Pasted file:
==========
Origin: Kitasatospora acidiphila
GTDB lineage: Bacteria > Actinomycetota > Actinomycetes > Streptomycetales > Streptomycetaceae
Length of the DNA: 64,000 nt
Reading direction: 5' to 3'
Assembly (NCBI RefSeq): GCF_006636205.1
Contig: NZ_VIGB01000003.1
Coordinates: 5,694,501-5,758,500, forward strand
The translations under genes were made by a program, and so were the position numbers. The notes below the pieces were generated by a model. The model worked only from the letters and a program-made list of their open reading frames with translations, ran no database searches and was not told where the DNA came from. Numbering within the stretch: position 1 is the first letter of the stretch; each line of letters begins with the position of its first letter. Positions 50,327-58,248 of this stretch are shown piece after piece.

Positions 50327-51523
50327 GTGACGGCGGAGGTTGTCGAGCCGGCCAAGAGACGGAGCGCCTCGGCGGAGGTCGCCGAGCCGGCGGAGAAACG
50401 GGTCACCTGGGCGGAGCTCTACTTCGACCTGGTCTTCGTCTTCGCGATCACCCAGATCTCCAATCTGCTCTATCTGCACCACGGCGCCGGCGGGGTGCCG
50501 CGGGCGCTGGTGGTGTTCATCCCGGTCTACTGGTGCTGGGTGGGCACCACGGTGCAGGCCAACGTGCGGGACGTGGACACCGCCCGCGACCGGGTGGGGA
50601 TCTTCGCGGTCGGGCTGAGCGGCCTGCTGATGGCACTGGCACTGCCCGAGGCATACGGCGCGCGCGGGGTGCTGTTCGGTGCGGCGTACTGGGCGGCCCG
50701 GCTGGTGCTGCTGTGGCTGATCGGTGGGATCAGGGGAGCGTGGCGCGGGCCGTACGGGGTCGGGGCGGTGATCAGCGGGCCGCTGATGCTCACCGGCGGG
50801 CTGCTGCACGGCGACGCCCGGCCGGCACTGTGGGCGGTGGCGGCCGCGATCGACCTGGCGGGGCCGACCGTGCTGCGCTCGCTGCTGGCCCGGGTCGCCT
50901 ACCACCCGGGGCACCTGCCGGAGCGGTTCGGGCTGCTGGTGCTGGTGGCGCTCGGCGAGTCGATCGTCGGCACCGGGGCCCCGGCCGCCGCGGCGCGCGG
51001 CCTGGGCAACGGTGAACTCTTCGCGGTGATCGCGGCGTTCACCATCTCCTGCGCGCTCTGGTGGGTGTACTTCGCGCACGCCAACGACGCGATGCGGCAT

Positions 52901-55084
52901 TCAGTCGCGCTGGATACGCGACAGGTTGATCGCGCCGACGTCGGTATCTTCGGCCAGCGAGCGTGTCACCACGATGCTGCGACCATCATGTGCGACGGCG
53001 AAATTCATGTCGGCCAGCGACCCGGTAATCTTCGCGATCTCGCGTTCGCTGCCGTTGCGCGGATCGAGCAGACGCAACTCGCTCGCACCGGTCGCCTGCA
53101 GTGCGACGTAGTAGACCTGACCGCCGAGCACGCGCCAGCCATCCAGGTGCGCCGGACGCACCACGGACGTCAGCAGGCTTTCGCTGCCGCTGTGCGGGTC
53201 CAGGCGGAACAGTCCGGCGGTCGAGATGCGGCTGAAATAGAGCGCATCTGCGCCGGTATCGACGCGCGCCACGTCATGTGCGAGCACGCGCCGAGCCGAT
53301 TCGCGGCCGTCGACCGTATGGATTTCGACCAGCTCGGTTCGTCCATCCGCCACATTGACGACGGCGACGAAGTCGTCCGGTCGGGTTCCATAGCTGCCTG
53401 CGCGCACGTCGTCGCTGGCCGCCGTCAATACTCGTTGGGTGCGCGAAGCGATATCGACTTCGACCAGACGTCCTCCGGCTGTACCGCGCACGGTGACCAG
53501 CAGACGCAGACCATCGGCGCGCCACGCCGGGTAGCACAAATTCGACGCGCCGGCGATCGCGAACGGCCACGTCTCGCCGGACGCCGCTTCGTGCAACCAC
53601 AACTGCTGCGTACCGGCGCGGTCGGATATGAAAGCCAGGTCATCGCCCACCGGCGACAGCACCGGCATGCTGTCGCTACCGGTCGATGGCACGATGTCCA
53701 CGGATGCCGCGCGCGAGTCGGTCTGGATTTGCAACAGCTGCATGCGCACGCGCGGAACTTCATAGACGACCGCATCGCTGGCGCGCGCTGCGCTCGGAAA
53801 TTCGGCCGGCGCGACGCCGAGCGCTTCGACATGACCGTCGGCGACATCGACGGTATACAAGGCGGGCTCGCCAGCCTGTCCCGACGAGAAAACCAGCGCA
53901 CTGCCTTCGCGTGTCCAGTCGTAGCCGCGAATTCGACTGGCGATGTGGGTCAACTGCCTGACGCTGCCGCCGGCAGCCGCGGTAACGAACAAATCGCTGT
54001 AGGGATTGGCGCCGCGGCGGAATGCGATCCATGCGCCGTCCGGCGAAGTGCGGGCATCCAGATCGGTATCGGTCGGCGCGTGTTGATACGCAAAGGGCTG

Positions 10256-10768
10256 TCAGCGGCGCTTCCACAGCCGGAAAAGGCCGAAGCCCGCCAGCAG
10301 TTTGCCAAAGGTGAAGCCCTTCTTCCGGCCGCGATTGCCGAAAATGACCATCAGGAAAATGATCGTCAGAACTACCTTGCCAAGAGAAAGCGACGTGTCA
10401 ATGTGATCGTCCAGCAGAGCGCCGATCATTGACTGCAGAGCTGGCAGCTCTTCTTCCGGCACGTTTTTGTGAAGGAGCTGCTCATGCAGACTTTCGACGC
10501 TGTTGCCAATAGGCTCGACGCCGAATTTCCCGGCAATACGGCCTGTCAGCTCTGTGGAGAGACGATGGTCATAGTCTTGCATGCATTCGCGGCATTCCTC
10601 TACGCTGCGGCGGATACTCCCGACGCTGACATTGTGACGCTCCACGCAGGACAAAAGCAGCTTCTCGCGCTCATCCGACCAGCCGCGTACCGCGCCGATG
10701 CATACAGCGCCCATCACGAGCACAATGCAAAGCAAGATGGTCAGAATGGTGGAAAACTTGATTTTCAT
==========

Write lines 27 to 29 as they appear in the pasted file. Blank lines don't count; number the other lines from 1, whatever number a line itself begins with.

53701 CGGATGCCGCGCGCGAGTCGGTCTGGATTTGCAACAGCTGCATGCGCACGCGCGGAACTTCATAGACGACCGCATCGCTGGCGCGCGCTGCGCTCGGAAA
53801 TTCGGCCGGCGCGACGCCGAGCGCTTCGACATGACCGTCGGCGACATCGACGGTATACAAGGCGGGCTCGCCAGCCTGTCCCGACGAGAAAACCAGCGCA
53901 CTGCCTTCGCGTGTCCAGTCGTAGCCGCGAATTCGACTGGCGATGTGGGTCAACTGCCTGACGCTGCCGCCGGCAGCCGCGGTAACGAACAAATCGCTGT